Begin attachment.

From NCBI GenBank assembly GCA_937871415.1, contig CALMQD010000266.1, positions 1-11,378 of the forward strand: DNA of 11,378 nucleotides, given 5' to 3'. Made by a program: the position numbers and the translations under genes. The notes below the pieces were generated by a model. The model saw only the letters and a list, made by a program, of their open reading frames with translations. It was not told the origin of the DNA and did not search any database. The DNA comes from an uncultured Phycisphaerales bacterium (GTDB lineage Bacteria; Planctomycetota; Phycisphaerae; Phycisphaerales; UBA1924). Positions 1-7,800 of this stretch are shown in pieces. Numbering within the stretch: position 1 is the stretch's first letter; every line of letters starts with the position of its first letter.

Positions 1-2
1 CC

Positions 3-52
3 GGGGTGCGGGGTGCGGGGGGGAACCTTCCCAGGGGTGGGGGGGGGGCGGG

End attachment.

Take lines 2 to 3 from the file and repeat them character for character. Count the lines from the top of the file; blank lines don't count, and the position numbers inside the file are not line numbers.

Positions 1-2
1 CC